Students protest CSU tuition increases with ‘Walking Debt’ zombie lie-in
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Students lay down in the main quad as part of the “Walking Debt” lie-in protesting the 5 percent CSU tuition increase on Thursday, March 16.
Around fifteen students participated in the flashmob, lying on the ground while holding signs relevant to the CSU tuition increase such as, “71% graduated students have student loans,” and “Tell the CSU, ‘NO More Tuition increases! tinyurl.com/defendcsu or call (562) 951-4700.”
The event was organized by Fund our Future, a group at De Anza who aim to provide affordable higher education.
Sara Elzeiny, 18, computer science major, said Fund our Future is trying to build a movement where students can get involved.
“We are the walking debt,” Ben Wergin, 25, psychology major, announced as he circled the fountain. “As students, we cannot afford to pay more every year. Let them know they can’t keep bleeding us dry. Tell the CSU’s no more tuition increases.”
Participants also distributed over 270 stickers that provided the general public with information on how they could make a change.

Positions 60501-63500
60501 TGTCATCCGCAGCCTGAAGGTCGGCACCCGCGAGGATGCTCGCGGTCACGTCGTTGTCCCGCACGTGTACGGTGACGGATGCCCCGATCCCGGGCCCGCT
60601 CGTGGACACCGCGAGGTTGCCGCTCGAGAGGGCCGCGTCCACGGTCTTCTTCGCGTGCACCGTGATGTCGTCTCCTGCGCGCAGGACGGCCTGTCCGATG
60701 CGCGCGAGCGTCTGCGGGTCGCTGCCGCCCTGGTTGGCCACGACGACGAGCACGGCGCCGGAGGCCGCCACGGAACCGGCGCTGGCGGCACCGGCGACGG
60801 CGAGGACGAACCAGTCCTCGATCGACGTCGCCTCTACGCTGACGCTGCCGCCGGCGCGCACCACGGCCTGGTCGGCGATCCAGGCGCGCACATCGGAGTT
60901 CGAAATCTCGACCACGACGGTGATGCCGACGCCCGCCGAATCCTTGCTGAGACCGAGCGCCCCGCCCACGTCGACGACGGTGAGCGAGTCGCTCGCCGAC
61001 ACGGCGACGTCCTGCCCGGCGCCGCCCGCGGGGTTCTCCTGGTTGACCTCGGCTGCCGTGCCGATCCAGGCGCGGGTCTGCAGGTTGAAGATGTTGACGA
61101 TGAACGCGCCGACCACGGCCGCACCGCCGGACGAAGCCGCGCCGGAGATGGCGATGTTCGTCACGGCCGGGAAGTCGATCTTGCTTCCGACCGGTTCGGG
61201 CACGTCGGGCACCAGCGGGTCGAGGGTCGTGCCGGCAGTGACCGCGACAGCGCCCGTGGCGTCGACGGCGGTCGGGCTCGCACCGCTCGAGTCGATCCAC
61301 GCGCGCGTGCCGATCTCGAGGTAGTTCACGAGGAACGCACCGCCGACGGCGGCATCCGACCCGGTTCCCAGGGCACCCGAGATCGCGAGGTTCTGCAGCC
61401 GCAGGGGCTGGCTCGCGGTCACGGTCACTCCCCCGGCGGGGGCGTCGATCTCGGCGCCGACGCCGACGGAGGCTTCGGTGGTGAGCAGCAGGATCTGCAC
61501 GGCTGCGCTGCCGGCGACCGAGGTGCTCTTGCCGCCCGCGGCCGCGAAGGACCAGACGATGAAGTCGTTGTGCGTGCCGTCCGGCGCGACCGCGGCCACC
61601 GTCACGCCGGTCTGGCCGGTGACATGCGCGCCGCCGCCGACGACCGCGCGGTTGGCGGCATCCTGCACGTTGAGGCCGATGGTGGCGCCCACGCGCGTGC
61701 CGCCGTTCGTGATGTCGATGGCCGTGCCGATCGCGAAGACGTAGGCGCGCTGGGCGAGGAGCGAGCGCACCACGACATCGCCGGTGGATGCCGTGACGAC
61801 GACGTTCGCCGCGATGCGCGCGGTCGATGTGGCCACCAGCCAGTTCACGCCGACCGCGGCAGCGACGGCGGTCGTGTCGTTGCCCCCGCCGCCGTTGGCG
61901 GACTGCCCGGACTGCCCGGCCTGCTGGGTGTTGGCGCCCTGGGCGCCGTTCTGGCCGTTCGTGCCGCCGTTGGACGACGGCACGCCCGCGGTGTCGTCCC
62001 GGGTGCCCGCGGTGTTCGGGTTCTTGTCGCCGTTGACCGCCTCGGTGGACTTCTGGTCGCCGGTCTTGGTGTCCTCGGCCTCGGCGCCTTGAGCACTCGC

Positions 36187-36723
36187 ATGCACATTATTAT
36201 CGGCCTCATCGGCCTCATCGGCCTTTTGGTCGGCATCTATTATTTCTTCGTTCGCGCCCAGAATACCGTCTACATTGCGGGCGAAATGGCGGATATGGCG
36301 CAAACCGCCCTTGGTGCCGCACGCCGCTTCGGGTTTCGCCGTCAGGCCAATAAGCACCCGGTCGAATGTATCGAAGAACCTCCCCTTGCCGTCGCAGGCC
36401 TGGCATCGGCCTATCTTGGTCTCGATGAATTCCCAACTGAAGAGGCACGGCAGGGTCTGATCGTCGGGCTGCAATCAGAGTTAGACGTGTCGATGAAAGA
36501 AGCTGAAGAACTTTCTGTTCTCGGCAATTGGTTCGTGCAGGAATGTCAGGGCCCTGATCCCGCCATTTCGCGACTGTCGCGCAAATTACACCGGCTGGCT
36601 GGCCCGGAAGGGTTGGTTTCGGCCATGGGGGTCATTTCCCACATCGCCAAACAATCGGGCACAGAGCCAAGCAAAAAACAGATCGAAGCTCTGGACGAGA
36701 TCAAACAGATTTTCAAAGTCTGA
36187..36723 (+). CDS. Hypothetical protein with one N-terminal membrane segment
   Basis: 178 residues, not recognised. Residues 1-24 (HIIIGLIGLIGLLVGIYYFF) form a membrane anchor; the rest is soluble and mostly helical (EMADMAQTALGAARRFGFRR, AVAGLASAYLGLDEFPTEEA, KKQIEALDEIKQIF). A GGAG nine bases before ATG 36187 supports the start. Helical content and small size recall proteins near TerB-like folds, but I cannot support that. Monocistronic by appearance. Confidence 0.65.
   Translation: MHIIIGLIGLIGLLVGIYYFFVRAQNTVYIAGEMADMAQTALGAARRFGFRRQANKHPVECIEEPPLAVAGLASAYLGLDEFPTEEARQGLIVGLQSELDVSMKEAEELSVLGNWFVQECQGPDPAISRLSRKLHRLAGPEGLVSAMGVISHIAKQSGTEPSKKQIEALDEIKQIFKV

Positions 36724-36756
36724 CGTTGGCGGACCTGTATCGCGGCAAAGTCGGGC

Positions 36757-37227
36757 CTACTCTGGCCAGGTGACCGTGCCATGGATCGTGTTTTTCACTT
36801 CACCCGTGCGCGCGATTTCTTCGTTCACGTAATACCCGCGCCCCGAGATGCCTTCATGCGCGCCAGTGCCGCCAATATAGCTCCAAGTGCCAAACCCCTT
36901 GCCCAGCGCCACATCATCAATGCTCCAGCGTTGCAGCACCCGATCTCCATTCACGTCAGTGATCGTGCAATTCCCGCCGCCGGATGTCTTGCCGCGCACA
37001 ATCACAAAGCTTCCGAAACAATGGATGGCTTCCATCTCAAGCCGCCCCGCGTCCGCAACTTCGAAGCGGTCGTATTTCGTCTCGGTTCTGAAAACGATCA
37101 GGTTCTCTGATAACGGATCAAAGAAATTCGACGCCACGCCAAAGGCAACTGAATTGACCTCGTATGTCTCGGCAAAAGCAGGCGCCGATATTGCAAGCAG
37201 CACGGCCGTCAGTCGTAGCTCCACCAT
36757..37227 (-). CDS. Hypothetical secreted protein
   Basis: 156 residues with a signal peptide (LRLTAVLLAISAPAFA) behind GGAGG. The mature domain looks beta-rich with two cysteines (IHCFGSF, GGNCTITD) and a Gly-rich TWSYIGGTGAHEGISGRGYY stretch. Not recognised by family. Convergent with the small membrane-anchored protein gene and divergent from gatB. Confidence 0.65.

The protest attracted over 50 spectators and exposed students to the arising problem. Wergin said the most important part was that it was visible and noticeable.
Participant Shruthi Dommeti, 21, accounting major, said, “I am concerned about tuition increases, and [believe] we should have cheaper prices.”
“The CSUs are bleeding us dry. They are turning us into zombies,” Wergin said. He said the “Walking Debt” theme was inspired by SQE’s protest past protest at Long Beach at the Board of Trustees.
According to Wergin, the California State University administration wants to increase the cost of tuition by 600 dollars a year, and UC schools just voted to increase their own tuition. Since 2003, CSU tuition has gone up 280 percent. De Anza currently sees around 800 transfer students to SJSU, and several hundreds to other CSUs.
Elzeiny said Fund our Future is working on Proposition 13 reform, which has to do with property taxes.
“It could bring 9 billion dollars a year to education a year,” she said. “Education should really be working to get state funding, and not ask students for as much funding.”